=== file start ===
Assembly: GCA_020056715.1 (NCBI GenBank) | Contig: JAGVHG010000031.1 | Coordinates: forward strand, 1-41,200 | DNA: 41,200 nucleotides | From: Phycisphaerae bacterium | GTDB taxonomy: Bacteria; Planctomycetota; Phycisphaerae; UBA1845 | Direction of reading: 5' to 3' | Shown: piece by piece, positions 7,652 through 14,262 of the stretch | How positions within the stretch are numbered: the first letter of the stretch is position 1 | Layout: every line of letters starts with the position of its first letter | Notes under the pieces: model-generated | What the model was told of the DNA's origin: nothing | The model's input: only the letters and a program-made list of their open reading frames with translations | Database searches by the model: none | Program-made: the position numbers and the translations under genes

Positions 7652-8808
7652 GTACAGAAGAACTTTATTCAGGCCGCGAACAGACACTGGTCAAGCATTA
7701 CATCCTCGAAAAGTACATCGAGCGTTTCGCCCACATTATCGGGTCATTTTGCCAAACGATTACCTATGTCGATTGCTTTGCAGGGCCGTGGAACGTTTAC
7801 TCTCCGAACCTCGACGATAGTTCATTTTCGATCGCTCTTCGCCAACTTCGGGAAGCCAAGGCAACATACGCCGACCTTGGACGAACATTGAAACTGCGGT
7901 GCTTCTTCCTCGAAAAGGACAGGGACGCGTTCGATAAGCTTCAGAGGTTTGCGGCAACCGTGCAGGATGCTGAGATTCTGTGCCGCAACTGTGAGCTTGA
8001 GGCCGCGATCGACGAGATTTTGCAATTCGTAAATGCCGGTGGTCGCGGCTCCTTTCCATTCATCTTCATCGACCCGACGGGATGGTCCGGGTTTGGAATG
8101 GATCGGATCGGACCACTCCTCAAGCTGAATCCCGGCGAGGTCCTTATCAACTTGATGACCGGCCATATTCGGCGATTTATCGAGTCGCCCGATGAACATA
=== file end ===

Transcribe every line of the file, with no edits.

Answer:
Assembly: GCA_020056715.1 (NCBI GenBank) | Contig: JAGVHG010000031.1 | Coordinates: forward strand, 1-41,200 | DNA: 41,200 nucleotides | From: Phycisphaerae bacterium | GTDB taxonomy: Bacteria; Planctomycetota; Phycisphaerae; UBA1845 | Direction of reading: 5' to 3' | Shown: piece by piece, positions 7,652 through 14,262 of the stretch | How positions within the stretch are numbered: the first letter of the stretch is position 1 | Layout: every line of letters starts with the position of its first letter | Notes under the pieces: model-generated | What the model was told of the DNA's origin: nothing | The model's input: only the letters and a program-made list of their open reading frames with translations | Database searches by the model: none | Program-made: the position numbers and the translations under genes

Positions 7652-8808
7652 GTACAGAAGAACTTTATTCAGGCCGCGAACAGACACTGGTCAAGCATTA
7701 CATCCTCGAAAAGTACATCGAGCGTTTCGCCCACATTATCGGGTCATTTTGCCAAACGATTACCTATGTCGATTGCTTTGCAGGGCCGTGGAACGTTTAC
7801 TCTCCGAACCTCGACGATAGTTCATTTTCGATCGCTCTTCGCCAACTTCGGGAAGCCAAGGCAACATACGCCGACCTTGGACGAACATTGAAACTGCGGT
7901 GCTTCTTCCTCGAAAAGGACAGGGACGCGTTCGATAAGCTTCAGAGGTTTGCGGCAACCGTGCAGGATGCTGAGATTCTGTGCCGCAACTGTGAGCTTGA
8001 GGCCGCGATCGACGAGATTTTGCAATTCGTAAATGCCGGTGGTCGCGGCTCCTTTCCATTCATCTTCATCGACCCGACGGGATGGTCCGGGTTTGGAATG
8101 GATCGGATCGGACCACTCCTCAAGCTGAATCCCGGCGAGGTCCTTATCAACTTGATGACCGGCCATATTCGGCGATTTATCGAGTCGCCCGATGAACATA